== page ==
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mean?â&#x20AC;? asked the doctor. â&#x20AC;&#x153;When I touch my shoulder, it really hurts. When I touch my knee, itâ&#x20AC;&#x2122;s really bad, and when I touch my forehead, itâ&#x20AC;&#x2122;s really, really bad!â&#x20AC;? â&#x20AC;&#x153;Well,â&#x20AC;? said the doctor, â&#x20AC;&#x153;I know whatâ&#x20AC;&#x2122;s wrong with you. You broke your finger.â&#x20AC;? See you next week.

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of the monthly meeting on Thursday, Feb. 7 at 12:30 p.m. We will be welcoming our new mayor, Roy Ludwig, to discuss some of our important issues. Please try to attend. Donâ&#x20AC;&#x2122;t forget the jam session on Sunday, Feb. 10 beginning at 2 p.m. Lunch will be served. Doctor ... It hurts A man went to the doctor and said, â&#x20AC;&#x153;Doctor, whenever I touch myself, it hurts.â&#x20AC;? â&#x20AC;&#x153;Well, what do you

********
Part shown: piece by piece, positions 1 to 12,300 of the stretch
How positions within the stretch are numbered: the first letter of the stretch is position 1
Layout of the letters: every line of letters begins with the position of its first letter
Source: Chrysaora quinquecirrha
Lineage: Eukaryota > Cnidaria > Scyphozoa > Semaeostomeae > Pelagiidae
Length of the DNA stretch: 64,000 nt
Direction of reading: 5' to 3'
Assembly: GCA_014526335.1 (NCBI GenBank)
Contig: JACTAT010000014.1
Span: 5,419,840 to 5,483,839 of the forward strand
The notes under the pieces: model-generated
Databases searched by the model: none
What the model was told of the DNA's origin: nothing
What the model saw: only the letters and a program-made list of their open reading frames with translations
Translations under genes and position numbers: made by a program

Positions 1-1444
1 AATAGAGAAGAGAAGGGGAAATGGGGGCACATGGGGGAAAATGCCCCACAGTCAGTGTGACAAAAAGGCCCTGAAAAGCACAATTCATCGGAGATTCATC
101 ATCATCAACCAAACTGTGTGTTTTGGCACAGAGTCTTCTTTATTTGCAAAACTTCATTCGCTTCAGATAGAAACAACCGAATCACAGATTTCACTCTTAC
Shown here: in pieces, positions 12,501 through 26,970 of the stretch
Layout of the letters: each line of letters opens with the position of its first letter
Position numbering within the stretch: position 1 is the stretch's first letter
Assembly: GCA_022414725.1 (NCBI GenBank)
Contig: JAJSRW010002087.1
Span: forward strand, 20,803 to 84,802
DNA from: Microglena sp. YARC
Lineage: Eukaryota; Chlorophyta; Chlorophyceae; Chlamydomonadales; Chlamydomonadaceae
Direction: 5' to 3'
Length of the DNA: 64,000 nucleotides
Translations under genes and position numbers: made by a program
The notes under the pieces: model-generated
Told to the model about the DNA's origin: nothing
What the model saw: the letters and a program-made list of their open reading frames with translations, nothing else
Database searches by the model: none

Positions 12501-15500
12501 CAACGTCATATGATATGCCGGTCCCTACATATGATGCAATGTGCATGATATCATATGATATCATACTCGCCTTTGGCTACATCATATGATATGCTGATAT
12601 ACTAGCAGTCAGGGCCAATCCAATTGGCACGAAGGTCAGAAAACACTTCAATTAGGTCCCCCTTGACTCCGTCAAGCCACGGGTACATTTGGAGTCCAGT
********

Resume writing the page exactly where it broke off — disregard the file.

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Wednesday, Jan. 30: Al Fellner finished in first place, second was taken by Irma Lesiuk and coming in third was Helen Marriott. And the same goes for cribbage. The Thursday, Jan. 31 cribbage saw Grace Carlson and Shirley Graham taking first place, coming second were Bert Parent and Art Carlson, and finishing third were Colin Renwick and Ed Schell. Again ... a reminder

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Estevan Mercury - February 6, 2013  

Estevan Mercury - February 6, 2013